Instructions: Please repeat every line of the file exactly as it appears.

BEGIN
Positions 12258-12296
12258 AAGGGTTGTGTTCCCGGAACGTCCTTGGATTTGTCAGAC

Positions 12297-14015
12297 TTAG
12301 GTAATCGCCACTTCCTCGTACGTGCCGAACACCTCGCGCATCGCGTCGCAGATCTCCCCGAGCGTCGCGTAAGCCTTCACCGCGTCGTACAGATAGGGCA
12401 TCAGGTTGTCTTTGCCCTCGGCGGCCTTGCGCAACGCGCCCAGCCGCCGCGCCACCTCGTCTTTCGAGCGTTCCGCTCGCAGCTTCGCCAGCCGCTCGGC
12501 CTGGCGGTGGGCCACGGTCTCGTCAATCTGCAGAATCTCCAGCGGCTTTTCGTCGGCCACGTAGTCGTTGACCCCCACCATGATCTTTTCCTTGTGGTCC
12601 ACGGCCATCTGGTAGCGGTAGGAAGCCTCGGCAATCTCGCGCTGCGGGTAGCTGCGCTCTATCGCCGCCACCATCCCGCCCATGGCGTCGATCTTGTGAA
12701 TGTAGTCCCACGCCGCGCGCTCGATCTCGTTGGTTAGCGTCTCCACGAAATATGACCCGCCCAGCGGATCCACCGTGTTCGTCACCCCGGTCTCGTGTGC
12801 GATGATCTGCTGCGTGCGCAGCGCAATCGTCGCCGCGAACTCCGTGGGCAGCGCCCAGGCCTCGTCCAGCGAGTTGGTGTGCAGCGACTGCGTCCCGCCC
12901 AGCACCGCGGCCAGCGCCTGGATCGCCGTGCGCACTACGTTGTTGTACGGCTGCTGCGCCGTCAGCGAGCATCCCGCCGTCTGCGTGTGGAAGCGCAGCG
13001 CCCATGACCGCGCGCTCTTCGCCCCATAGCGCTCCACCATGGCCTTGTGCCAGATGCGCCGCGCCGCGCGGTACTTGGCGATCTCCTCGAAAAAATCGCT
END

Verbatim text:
Positions 12258-12296
12258 AAGGGTTGTGTTCCCGGAACGTCCTTGGATTTGTCAGAC

Positions 12297-14015
12297 TTAG
12301 GTAATCGCCACTTCCTCGTACGTGCCGAACACCTCGCGCATCGCGTCGCAGATCTCCCCGAGCGTCGCGTAAGCCTTCACCGCGTCGTACAGATAGGGCA
12401 TCAGGTTGTCTTTGCCCTCGGCGGCCTTGCGCAACGCGCCCAGCCGCCGCGCCACCTCGTCTTTCGAGCGTTCCGCTCGCAGCTTCGCCAGCCGCTCGGC
12501 CTGGCGGTGGGCCACGGTCTCGTCAATCTGCAGAATCTCCAGCGGCTTTTCGTCGGCCACGTAGTCGTTGACCCCCACCATGATCTTTTCCTTGTGGTCC
12601 ACGGCCATCTGGTAGCGGTAGGAAGCCTCGGCAATCTCGCGCTGCGGGTAGCTGCGCTCTATCGCCGCCACCATCCCGCCCATGGCGTCGATCTTGTGAA
12701 TGTAGTCCCACGCCGCGCGCTCGATCTCGTTGGTTAGCGTCTCCACGAAATATGACCCGCCCAGCGGATCCACCGTGTTCGTCACCCCGGTCTCGTGTGC
12801 GATGATCTGCTGCGTGCGCAGCGCAATCGTCGCCGCGAACTCCGTGGGCAGCGCCCAGGCCTCGTCCAGCGAGTTGGTGTGCAGCGACTGCGTCCCGCCC
12901 AGCACCGCGGCCAGCGCCTGGATCGCCGTGCGCACTACGTTGTTGTACGGCTGCTGCGCCGTCAGCGAGCATCCCGCCGTCTGCGTGTGGAAGCGCAGCG
13001 CCCATGACCGCGCGCTCTTCGCCCCATAGCGCTCCACCATGGCCTTGTGCCAGATGCGCCGCGCCGCGCGGTACTTGGCGATCTCCTCGAAAAAATCGCT